• Let p(G) be juror’s personal estimate of defendant guilt based on evidence other than DNA evidence (30%)—prior probability

    • Juror concludes defendant guilty beyond reasonable doubt (9999.9%)-posterior probability


Bayes theorem decision accuracy

Bayes’ Theorem & Decision Accuracy

DECISION

Positive

Negative

Positive

EVIDENCE

Negative

As evidence accumulates, we modify or change our decision


Review of progress monitoring tools

Review of Progress Monitoring Tools

  • Systematic Direct Observations

    • Considered by many to be gold standard in behavioral assessment

    • Highly sensitive in detecting intervention effects

    • Direct measures of behavior (time/place of occurrence)

    • Measures multiple dimensions of behavior (frequency, duration, intensity)

    • Repeated measurement of behavior over time

    • Idiographic (individual)

    • Treatment validity

    • DRAWBACKS

    • Ensuring representativeness of observations

    • No benchmarks or normative standards to assist judgments

    • Sources of error (setting, observer, time, etc.)

    • Generalizability of observations (Hintze & Matthews, 2004)

      • Showed that acceptable reliability (r=.90) can only be obtained when students are observed 4 times per day, for 4 school weeks (20 days) constituting 40 hours of observation


Review of progress monitoring tools1

Review of Progress Monitoring Tools

  • Behavior Rating Scales

    • Frequently used in schools & clinics to assess social behavior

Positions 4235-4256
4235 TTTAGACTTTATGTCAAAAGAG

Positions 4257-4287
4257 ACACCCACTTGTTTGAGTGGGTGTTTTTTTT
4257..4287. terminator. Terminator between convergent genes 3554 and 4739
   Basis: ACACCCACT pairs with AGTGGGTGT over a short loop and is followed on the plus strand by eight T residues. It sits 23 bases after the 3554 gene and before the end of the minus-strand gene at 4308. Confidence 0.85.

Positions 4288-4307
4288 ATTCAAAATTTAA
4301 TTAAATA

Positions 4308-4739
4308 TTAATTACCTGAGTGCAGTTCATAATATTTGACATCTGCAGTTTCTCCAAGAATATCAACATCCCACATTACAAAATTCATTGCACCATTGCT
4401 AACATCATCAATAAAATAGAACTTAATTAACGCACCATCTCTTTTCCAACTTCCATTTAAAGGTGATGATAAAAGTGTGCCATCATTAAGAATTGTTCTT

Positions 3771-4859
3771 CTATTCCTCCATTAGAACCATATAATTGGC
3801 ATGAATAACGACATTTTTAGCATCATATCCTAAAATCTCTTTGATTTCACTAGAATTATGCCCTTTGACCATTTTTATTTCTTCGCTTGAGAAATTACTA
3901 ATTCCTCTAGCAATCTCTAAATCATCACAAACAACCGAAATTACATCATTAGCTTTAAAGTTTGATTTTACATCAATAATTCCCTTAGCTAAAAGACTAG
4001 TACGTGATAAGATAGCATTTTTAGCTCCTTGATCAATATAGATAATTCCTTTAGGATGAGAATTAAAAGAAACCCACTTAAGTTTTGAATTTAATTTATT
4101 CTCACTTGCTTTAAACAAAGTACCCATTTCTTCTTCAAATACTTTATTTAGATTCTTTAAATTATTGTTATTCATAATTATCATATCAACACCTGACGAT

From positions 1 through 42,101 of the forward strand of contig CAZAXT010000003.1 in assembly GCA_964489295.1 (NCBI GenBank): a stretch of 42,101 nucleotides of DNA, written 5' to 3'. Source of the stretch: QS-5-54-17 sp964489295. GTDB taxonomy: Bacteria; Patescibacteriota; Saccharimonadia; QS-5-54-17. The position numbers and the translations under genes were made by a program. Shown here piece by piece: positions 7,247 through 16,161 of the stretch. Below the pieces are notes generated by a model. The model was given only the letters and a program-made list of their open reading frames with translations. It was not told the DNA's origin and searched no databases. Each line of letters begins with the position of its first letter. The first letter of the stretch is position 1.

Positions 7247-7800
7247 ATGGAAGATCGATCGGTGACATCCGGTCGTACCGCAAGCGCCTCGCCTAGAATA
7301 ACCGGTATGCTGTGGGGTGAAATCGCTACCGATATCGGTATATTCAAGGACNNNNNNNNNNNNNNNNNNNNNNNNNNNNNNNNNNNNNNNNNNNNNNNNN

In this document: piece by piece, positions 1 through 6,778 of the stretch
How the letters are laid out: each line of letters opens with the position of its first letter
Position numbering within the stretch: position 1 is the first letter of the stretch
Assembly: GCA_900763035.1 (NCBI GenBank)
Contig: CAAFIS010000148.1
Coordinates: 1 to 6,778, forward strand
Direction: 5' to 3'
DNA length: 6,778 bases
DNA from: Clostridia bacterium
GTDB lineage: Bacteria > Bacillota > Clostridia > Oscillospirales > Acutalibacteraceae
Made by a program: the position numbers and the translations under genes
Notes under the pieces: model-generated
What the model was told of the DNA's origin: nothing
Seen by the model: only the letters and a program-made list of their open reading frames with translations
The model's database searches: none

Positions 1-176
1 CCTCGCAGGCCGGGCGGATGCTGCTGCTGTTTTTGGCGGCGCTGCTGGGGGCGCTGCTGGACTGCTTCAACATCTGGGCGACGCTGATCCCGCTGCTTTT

• Quantifies information about behavior

    • Extensive psychometric data available

    • Multiple informants can assess same individual

    • Extensive normative criteria upon which to base decisions

    • DRAWBACKS

      Indirect form of assessment

      Measures perceived frequency of behavior

      Decontextualized nature of behavior

      Does not identify causes (antecedents/consequences) of behavior

      CANNOT BE USED AS PROGRESS MONITORING TOOLS


Review of progress monitoring tools2

Review of Progress Monitoring Tools

  • Daily Behavior Reports

    • Hybrid assessment tools (direct observations/behavior ratings)

    • Collected multiple times per day

    • Time- and resource-efficient tools

    • Can be used as progress monitoring tools

    • DRAWBACKS

    • Reliability and validity evidence virtually nonexistent

    • Correlation between observations & DBRs about .50-.60

    • No normative data or benchmarks upon which to make a decision

    • Poor interrater reliability

    • DBRs not generalizable across assessment conditions (raters, settings, times)


An alternative progress monitoring tool